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Interest-only is the ‘cocaine’ of mortgages, but must not disappear ‒ analysis

  • 24/05/2022
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Interest-only is the ‘cocaine’ of mortgages, but must not disappear ‒ analysis
Brokers have argued that interest-only mortgages serve an important role in the market and should not disappear, even though some acknowledged they could be akin to ‘cocaine’ as an addictive way to borrow.

Data this week from UK Finance revealed that the number of outstanding interest-only mortgages dropped by 15 per cent between 2020 and 2021, with only 32,000 new loans advanced over the period.

That works out at around three per cent of total lending.

Brokers told Mortgage Solutions that while interest-only was not suitable for many borrowers, there remained a portion of clients for whom it was a perfect option, which is why it’s important that lenders continue to offer it.

However, there were also warnings that it can prove a problematic and addictive way of borrowing, which could lead to issues down the line without strong advice.

Strong demand for interest-only from wealthy borrowers

James McGregor, director at Mesa Financial, said a large percentage of his firm’s client base were on interest-only mortgages, noting that they were a great tool for high net worth clients.

He continued: “Where most wealthier individuals have more complex income structures, it is a great way of them managing their cash flow. Most lenders will aim at this end of the market by building certain criteria metrics like a minimum income of £100,000 or £300,000 minimum equity requirements.” 

McGregor added that when borrowers start looking for debts of above £1m “the private banks come into play”, with interest-only the usual way for them structuring that lending.

“I think the key for individuals at this end of the market is working with advisers that fully understand the higher value lending structures,” he concluded. 

This was echoed by Jane King, mortgage and equity release adviser at Ash Ridge Private Finance, who said she saw lots of clients interested in interest-only mortgages, often because they were high earners with significant bonuses who understood the risk involved but wanted to use their bonus income in order to pay down the mortgage.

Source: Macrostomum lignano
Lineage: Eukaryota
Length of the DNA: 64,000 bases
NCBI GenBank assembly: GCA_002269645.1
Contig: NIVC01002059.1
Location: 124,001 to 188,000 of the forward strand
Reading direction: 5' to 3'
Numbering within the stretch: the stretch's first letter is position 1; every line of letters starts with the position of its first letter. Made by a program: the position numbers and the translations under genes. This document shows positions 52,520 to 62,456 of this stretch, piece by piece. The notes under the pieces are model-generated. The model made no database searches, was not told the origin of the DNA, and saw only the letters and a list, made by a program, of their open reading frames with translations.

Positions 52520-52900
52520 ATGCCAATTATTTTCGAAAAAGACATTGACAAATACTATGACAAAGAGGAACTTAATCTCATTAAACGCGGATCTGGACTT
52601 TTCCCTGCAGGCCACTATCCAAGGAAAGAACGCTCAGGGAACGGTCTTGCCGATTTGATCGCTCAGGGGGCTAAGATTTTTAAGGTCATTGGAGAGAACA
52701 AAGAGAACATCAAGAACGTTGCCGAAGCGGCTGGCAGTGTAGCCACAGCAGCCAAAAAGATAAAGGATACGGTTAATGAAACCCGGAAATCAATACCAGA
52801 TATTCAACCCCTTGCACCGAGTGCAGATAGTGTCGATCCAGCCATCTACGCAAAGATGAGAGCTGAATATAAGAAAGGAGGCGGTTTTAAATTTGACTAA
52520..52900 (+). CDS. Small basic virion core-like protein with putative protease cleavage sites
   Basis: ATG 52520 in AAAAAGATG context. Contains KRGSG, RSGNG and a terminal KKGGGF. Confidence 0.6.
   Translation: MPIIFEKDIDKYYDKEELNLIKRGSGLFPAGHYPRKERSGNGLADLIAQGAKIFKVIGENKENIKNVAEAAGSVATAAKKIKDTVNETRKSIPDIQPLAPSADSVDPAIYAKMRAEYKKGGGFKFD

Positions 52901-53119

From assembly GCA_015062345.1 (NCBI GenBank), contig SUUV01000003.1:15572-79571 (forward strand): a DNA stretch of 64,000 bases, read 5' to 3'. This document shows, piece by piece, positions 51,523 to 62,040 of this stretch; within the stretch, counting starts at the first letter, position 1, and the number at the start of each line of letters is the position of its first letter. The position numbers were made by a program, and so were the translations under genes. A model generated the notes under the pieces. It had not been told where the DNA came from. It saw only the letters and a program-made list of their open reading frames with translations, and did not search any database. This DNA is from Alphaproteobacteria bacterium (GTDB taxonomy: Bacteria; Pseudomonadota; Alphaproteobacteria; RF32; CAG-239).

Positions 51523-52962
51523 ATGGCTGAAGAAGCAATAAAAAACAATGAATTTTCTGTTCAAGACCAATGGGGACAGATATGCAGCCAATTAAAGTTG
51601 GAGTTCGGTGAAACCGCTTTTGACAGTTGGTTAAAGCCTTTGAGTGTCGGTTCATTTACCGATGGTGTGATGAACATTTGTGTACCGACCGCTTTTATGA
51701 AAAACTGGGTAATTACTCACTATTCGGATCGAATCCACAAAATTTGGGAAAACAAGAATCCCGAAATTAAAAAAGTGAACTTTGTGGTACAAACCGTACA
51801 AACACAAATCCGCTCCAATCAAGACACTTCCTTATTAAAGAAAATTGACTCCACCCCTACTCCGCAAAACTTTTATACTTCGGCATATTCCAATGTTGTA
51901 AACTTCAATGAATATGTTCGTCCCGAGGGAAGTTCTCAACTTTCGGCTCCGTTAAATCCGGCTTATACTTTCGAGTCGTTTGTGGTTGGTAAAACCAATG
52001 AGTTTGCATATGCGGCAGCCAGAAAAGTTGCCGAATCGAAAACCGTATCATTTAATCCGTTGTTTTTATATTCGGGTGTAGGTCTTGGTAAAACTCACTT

Interest-only is a bad idea for many

Lewis Shaw, founder and mortgage expert at Shaw Financial Services, argued that residential interest-only deals were not a great idea for most borrowers, noting there were thousands of clients sitting on such deals without the capital in place to repay them.

He continued: “Over the next few years, we will see a significant rise in remortgaging for that demographic that took out mortgages in the late 90s. Interest-only approvals will continue to fall due to the strict lending policy accompanying them.”

Dominik Lipnicki, director of Your Mortgage Decisions, said that while his firm would typically see a number of clients each month looking to switch from interest-only mortgages to repayment deals, few wanted to go the other way.

He added: “Lenders’ interest only lending criteria tends to be much tighter, so obtaining an interest-only mortgage can be far from easy with lenders wanting plenty of equity and income in order to apply. Furthermore, most borrowers prefer repayment to give them that certainty at the end of the mortgage term.”

Interest-only is the ‘cocaine’ of mortgages

The fact that interest-only works for a portion of borrowers, even if it’s only a subset, means it would be wrong for it to disappear as a choice, argued Scott Taylor-Barr, financial adviser at Carl Summers Financial Services. 

He said that he had handled two cases recently where an interest-only mortgage was the right choice, both for clients buying second residential properties which they didn’t intend to keep forever, with interest-only allowing them to keep the repayments affordable.

“They are something that I think you should always take advice on, as an interest only mortgage is the crack cocaine of the mortgage world; once you are used to paying £400 per month it is very hard to move to the £650 per month full repayment option a few years later. 

“Having a clear reason for why interest only is the correct solution and having had a robust and detailed conversation about how it is going to ultimately be repaid, is key,” he concluded.

Imran Hussain, director of Harmony Financial Services, suggested that demand for residential interest-only deals has “pretty much fallen off a cliff”, in part due to seeing other borrowers caught short with no means to repay the debt on their main home.

He added: “There is a place for them, but only for the right client who has the means to actually clear the debt and can evidence it upfront.”

Will lenders loosen criteria?

Rob Peters, principal at Simple Fast Mortgage, noted that historically some borrowers had relied on the option of a lower mortgage payment in order to cope with their regular bills.

He continued: “The big question is, are we heading the same way again? If the cost of living and inflation continues to rise, will the currently strict rules on interest-only lending be relaxed to assist with borrower affordability?” 

Peters admitted that there was a risk from this approach, given that we already have an ageing population approaching retirement with mortgages still outstanding, “but the market has already responded to this issue by revamping equity release and offering RIO products and other retirement lending options”.

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